The pitcher steps off the mound and holds the ball in his pitching hand, lifting it above his head and flicking his wrist toward home plate. He doesn't toss it, though. Instead, he holds onto it, signaling to his catcher and the umpire that he wants a new baseball. This one just doesn't feel right.
Once the umpire obliges him, they make the exchange -- sometimes with a simultaneous soft toss, two horsehide orbs on similar high arcs from pitcher to catcher, from umpire to pitcher. The hurler gets his new baseball, then tucks his glove under his arm, freeing the hand inside to join the other wrapped around the baseball. He gives the ball a few rubs and twists in his palms and he's ready to go.
In Little League, that new baseball would be pristine, as perfectly white as a sheet of paper. It'd be slick to the touch, making it all the more important to have a firm grip on the laces when making throws from the field or the mound. But in professional baseball, that "new" ball has already been soiled. It's been taken from its box and rubbed in mud, usually by the umpires before the game.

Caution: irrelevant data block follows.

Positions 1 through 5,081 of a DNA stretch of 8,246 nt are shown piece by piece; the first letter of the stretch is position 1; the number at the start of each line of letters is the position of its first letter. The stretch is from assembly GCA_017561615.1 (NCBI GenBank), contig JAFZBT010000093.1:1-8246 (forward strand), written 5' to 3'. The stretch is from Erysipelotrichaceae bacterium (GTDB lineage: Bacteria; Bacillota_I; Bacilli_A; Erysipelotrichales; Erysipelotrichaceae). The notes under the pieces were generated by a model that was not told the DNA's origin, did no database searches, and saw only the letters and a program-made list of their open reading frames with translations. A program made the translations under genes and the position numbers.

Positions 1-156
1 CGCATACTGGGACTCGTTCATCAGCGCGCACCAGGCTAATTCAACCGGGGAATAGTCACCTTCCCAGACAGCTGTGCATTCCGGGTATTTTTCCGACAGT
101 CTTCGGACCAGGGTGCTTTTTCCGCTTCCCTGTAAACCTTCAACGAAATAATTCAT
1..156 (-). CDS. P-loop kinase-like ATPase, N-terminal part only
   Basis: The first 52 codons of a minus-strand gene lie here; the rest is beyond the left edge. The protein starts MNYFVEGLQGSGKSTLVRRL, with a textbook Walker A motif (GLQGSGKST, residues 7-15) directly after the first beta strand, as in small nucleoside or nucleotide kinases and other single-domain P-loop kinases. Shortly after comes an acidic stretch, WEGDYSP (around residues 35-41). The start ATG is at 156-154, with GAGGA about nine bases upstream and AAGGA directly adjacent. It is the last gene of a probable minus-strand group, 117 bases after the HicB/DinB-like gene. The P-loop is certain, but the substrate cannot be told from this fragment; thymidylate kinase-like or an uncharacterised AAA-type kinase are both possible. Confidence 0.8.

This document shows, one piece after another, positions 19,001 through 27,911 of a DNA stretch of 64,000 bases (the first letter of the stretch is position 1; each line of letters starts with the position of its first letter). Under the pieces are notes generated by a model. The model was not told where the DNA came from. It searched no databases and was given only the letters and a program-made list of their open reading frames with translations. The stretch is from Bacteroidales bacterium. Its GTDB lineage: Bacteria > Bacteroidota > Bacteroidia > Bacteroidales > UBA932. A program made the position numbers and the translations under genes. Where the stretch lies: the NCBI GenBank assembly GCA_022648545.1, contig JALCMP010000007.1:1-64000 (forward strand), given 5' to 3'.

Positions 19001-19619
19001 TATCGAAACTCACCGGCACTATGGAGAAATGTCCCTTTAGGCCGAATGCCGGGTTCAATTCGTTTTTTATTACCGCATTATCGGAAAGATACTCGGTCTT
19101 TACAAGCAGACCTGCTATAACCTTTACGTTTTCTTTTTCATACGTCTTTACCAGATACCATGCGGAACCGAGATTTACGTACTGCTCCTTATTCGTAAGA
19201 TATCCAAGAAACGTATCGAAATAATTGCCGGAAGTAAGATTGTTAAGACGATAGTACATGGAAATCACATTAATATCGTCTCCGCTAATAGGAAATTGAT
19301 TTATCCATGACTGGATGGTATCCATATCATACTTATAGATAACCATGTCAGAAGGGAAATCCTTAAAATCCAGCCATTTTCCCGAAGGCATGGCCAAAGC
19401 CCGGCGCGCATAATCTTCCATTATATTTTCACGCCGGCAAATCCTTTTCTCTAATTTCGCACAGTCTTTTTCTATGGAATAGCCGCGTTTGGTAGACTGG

The most fascinating bit of this little-known aspect of the game is that not only are the baseballs themselves licensed and approved by Major League Baseball, but so is the mud.
And that mud comes from one place: New Jersey.
At the other end of the state from Hoboken, where the first professional game was played, somewhere on the banks of the Delaware River, Lena Blackburne stumbled upon some mud while fishing. He took it back across the river to Philadelphia, where he was a coach for the A's, and dirtied up some baseballs.
Now his name adornes the tubs of official mud in every major league equipment room: Lena Blackburne Baseball Rubbing Mud. It sounds like something concocted by a barnstorming con man in the 1800s. "STEP RIGHT UP, FOLKS, AND GET THE SALVE THAT WILL RELIEVE ALL YOUR PAIN!! LENA BLACKBURNE'S RUBBING MUD!!"
New Jersey may not have any major league ballparks in the state, but every team has a bit of New Jersey in its ballpark.
Labels: baseball, baseball history, history, Lena Blackburne Baseball Rubbing Mud, New Jersey